HacktheHearst is expected to produce new tools, including apps, that will enable easier, open-source exploration of the museum's digitized collections data and images.
"It would take centuries to physically exhibit everything in our collections, given the size of our sole exhibition space," said
As a result of the hackathon, said Black, elementary school kids might not have to spend hours on a bus trekking to the UC Berkeley museum for a tour, or rummaging through an old-fashioned education kit that has been offered for years, but instead access much of the collection at their computer keyboards.
Not just for computer geeks
The competition is open to anyone interested in giving it a go -
Museum officials are asking hackers to develop apps or user interfaces that facilitate interaction with digitized collection data by the public, especially students from kindergarten through college, researchers, Indian tribes and other heritage communities.
HacktheHearst participants will work with a dataset of object-centric metadata for more than 700,000 catalog records dealing with everything from Mexican Saltillo serapes and ancient Egyptian artwork to Native American basketry. Some 196,920 objects in the museum's collections have been digitally imaged so far.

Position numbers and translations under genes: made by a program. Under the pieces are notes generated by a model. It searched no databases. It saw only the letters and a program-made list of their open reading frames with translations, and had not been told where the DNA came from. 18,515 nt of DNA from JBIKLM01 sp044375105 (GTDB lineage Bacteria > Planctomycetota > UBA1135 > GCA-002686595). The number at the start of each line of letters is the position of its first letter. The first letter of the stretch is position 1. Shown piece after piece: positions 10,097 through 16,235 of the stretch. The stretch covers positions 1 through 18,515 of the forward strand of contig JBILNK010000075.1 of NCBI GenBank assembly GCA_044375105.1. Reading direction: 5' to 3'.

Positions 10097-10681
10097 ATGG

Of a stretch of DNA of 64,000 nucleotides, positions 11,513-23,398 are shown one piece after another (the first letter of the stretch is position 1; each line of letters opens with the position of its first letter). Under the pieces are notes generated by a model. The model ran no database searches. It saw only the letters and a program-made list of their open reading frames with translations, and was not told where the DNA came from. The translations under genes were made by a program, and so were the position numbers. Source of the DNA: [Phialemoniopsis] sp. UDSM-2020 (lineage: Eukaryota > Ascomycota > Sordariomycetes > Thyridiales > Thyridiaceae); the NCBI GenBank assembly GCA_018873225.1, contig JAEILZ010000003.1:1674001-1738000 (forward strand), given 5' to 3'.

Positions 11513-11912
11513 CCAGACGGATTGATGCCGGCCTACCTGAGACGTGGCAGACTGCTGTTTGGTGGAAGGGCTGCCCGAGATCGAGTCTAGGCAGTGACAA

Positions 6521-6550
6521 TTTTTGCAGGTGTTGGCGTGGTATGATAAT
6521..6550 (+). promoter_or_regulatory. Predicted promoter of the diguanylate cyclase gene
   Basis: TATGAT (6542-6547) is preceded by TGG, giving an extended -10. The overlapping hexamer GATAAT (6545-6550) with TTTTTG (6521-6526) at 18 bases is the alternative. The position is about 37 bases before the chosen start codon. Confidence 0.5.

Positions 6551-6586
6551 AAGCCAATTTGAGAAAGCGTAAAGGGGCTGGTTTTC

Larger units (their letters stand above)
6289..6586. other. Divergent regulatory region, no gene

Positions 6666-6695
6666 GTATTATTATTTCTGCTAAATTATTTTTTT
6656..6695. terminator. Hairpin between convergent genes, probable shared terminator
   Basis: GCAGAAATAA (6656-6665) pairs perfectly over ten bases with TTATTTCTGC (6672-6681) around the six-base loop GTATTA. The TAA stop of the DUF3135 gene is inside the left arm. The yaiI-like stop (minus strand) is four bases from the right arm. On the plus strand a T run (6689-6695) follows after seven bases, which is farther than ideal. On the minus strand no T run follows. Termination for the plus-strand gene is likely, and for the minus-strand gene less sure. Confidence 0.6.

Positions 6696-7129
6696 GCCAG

The competition will begin with an introduction to the
Hackers also can attend an optional
HackTheHearst winners will be recognized for their contribution to the public service mission of the
"One big thing we're offering are unique, private, museum-themed experiences," said Black. "For instance, participants are helping give the world virtual access to our collections, so we thought it would be nice to give the winning team personalized access to the physical artifacts that are of most interest to them, in collections storage areas that are normally inaccessible to the public."
And in addition to customized, expert-led collections tours, other prizes include private lessons with experts on cuneiform writing, hieroglyphics, flint knapping and other collections-related topics. The cuneiform lesson, "The First Day in
To sign up for the hackathon, click here (http://hackthehearst.berkeley.edu/registration.html).
Among the event sponsors are
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